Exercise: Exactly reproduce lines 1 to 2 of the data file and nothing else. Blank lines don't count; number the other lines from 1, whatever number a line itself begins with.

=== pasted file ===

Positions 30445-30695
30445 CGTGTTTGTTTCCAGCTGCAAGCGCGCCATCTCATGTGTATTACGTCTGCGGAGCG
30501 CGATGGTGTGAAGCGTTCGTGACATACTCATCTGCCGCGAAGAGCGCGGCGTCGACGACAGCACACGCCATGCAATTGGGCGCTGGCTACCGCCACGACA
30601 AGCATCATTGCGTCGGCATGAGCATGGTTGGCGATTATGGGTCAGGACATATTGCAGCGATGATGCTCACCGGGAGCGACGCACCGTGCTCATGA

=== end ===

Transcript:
Positions 30445-30695
30445 CGTGTTTGTTTCCAGCTGCAAGCGCGCCATCTCATGTGTATTACGTCTGCGGAGCG